Everyone agrees this research needs to be replicated in bigger studies with more children, Wiznitzer says. "The authors are correct that a replication study using a larger number (of children) is necessary. Before that time, I would not devote extensive resources towards assessing eye attention in infants or designing major intervention programs."
Jones says, "what we really want to do is create growth charts for social behavior, just like we have growth charts for charting a child's height and weight." He says these those are the kind of tools that pediatricians need and parents are looking for.
Read more here
What are the standards of care for managing neurologic problems and spasticity in cerebral palsy? What is the data? Its more than baclofen...
Systematic Review of Interventions fo Cerebral Palsy - AACPDM
I wrote this article a few years ago. Dr. Rotenberg
Guidance regarding temporary absence for children with disabilities - from the Texas educational code.
Custom sequencing test for my patients with autism
Exciting news..I just developed a custom made genetic sequencing test for autism.
Sadly, there are so many kids who have not been tested.
The AAN has issued updated recommendations for treating first seizure in adults. Adults still need an EEG and brain imaging. JR
Adults presenting with an unprovoked first seizure should be informed that the chance for a recurrent seizure is greatest within the first 2 years after a first seizure (21%–45%) (Level A).
Clinicians should also advise such patients that clinical factors associated with an increased risk of seizure recurrence include a prior brain insult such as a stroke or trauma (Level A), an EEG with epileptiform abnormalities (Level A), a significant brain-imaging abnormality (Level B), or a nocturnal seizure (Level B).
Clinicians should advise patients that, although immediate AED therapy, as compared with delay of treatment pending a second seizure, is likely to reduce the risk of a seizure recurrence in the 2 years subsequent to a first seizure (Level B), it may not improve QOL (Level C).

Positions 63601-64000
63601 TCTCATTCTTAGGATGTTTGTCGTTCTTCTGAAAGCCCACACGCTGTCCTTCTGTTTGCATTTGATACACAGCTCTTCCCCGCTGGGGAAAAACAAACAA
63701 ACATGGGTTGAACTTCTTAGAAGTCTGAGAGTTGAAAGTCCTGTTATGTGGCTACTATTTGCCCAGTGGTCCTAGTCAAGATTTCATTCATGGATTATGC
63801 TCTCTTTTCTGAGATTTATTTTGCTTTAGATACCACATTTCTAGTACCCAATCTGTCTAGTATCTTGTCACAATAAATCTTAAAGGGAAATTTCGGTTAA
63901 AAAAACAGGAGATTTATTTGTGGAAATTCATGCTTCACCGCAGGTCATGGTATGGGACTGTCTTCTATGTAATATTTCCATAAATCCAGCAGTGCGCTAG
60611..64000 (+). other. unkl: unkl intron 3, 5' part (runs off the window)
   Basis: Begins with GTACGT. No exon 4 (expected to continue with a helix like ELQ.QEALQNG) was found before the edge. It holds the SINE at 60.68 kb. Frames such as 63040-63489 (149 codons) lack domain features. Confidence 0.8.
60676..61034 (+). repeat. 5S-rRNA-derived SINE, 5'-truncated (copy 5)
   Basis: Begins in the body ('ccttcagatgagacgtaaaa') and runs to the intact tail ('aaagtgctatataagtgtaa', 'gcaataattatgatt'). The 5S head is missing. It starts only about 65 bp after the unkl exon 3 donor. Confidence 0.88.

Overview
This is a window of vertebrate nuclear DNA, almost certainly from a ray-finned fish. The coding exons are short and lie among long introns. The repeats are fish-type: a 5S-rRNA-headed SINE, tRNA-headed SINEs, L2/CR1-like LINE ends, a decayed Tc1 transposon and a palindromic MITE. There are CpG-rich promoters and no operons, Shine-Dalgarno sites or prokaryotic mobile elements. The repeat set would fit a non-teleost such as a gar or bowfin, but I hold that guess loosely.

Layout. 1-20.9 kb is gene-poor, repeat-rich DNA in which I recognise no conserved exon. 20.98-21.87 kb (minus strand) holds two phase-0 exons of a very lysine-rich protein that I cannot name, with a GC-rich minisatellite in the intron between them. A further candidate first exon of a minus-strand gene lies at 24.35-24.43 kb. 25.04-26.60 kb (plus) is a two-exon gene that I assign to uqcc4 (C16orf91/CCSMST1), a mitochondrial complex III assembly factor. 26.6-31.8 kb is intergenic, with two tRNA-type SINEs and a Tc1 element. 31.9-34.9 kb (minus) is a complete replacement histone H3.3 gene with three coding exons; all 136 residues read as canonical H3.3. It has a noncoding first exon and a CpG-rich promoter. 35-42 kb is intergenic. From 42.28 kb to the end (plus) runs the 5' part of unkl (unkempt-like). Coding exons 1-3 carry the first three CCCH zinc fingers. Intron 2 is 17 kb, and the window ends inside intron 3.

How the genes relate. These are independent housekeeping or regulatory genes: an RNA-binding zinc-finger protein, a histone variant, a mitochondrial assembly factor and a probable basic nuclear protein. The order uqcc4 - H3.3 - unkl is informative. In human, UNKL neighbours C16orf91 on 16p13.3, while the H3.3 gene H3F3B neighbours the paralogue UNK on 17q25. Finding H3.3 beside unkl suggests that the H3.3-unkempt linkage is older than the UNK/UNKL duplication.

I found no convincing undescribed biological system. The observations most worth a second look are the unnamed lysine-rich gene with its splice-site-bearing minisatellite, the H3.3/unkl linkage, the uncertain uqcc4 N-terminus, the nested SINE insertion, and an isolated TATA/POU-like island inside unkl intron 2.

Clinicians should advise patients that over the longer term (>3 years), immediate AED treatment is unlikely to improve the prognosis for sustained seizure remission (Level B).
Patients should be advised that their risk for AED AEs ranges from 7% to 31% (Level B) and that these AEs are predominantly mild and reversible.
Full text here
From a neurology perspective it makes sense that idiopathic dypraxia, DCD has either a cerebellar or perhaps cortical localization.
Why do people ask the question if its neurologic or not? What else is it? Renal? Dermatologic?
The borderland between dyspraxia and mild ataxia is subjective. ..I think. JR
Dyspraxia or developmental coordination disorder? Unravelling the enigmaJ
John Gibbs, Jeanette Appleton, and Richard Appleton
Author information ► Article notes ► Copyright and License information ►
Dyspraxia has been defined as “a breakdown of praxis [action]” and “the inability to utilise voluntary motor abilities effectively in all aspects of life from play to structured skilled tasks” (Chu S and Milloy NR cited in Bowens and Smith).1 An alternative, psychology‐based definition is “motor difficulties caused by perceptual problems, especially visual‐motor and kinaesthetic motor difficulties”.2 Within the medical and scientific communities dyspraxia is generally considered to mean an impairment of, or difficulties with, the organisation, planning and execution of physical movement with a developmental rather than acquired origin. Most individuals with dyspraxia manifest a combination of both ideational or planning dyspraxia and ideomotor or executive dyspraxia; ideational or planning dyspraxia affects the planning and coordination, and ideomotor or executive dyspraxia affects the fluency and speed of motor activities.
Box 1 Neurological disorders initially diagnosed as “DCD/dyspraxia”Peripheral neuromuscular conditions
Central nervous system conditions
Mixed peripheral and central nervous system conditions
Dr. Rotenberg and Staff add articles and news of interest here. Our goal is for this page to be an educational resource for families and patients.
Serving The Greater Houston and Central Texas Area.
-- Katy Bellaire Kingwood The Woodlands Sugar Land Pearland Rosenberg Cypress Beaumont Galveston College Station Seguin Sealy Victoria Beaumont